Bagshaw has raised over $113k in this race, not far from the $107k she raised in 2013. That year, her challenger Samuel Bellomio raised so little that he didn’t merit a Public Disclosure Commission file (it lists him as $0 raised). Zech-Artis suffered the same fate this year. Digging through data from the Seattle Ethics and Elections Commission, Zech-Artis seems to have raised a whopping $100, from what appears to be a relative in Texas. The rest of her cash derives from donations and loans to herself.
Because this guide is centered solely around cashflow, this will be the last we speak of this candidate.
Money to Burn
A lot of capitalists in the campaign biz have benefitted from socialist councilwoman Sawant, who’s spent more than anyone this year – over $337k, compared to an average of $117k among other candidates.
But Sawant still has about plenty of cash on hand. In terms of truly burning through campaign cash, District Six’s Weatbrook may as well be wielding a flamethrower. In her race against incumbent Mike O’Brien, she appears to have spent 100 percent of her roughly $58k in cash raised, entering the election’s final stretch with nary a penny.
Below are the candidates with the most to spend in the campaign’s final days. Depending on the personal data they’ve either collected or purchased, you may receive their mailers in coming days.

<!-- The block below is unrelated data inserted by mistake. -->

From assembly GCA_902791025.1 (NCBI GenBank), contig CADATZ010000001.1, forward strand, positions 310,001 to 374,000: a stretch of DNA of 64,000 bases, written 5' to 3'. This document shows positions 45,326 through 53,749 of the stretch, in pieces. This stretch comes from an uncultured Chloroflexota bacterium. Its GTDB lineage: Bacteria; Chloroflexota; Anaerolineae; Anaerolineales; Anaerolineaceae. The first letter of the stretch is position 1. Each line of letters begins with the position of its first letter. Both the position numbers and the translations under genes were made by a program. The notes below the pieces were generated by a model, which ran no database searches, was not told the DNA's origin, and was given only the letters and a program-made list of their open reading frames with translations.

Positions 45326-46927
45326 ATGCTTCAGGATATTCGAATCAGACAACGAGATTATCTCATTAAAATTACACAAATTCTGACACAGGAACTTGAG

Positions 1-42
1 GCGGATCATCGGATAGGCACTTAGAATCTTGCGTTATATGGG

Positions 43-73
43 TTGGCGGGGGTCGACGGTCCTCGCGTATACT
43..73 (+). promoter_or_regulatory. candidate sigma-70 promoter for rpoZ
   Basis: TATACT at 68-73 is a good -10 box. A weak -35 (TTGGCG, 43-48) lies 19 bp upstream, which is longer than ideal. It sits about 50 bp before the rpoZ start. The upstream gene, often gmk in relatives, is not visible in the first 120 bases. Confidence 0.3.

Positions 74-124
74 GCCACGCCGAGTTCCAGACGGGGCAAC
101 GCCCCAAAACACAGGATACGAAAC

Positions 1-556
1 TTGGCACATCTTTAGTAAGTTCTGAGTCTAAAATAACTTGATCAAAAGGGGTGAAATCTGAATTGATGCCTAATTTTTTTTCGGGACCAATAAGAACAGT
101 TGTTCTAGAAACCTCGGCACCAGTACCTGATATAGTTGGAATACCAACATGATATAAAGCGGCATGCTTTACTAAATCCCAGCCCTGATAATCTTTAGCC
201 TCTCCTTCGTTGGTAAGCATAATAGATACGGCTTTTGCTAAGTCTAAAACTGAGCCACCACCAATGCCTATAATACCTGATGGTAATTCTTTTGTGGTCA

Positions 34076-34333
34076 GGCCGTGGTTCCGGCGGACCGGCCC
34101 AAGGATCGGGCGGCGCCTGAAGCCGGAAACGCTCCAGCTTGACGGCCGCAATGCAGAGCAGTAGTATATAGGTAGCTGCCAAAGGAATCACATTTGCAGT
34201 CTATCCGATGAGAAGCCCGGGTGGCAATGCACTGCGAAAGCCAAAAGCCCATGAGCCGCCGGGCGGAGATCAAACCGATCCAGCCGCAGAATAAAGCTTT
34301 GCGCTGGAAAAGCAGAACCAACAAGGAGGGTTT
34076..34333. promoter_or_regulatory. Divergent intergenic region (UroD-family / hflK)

Maxed Out Money
Collecting a sizable percentage of maxed out donations can carry a stigma, the whiff of being beholden to special interests over regular citizens. In this election, however, half of the candidates derive over 30 percent of their donations from maxed out donors, with Bruce Harrell, Pamela Banks, and Sally Bagshaw leading the pack. Grant actually beats Burgess in this department. Only Maddux and Bill Bradburd are below 10 percent.
The figures above exclusively cover donors who have hit their donation cap to a candidate, which is $700. Lower that threshold to big donors of $400 or more, and many candidates would find more than half of their donations accounted for.
As the Sightline Institute recently reported, half of the money in the 2013 election derived from 0.3 percent of Seattle adults, and more than a quarter came from 0.07 percent of adults. People are generally not inclined to donate to local council candidates, and the candidates who can rely on a ton of small donors are few.
BECAUSE YOU’VE READ THIS FAR, PT. 1
If you’ve walked around Seattle in the last few years, you know that Sawant is a huge fan of taping her flyers to telephone poles. But did you know that her consultant, Jeff Upthegrove, has faithfully documented the $4.92 he spent on duct tape for her campaign, potentially used for just this purpose? He did, according to PDC documents.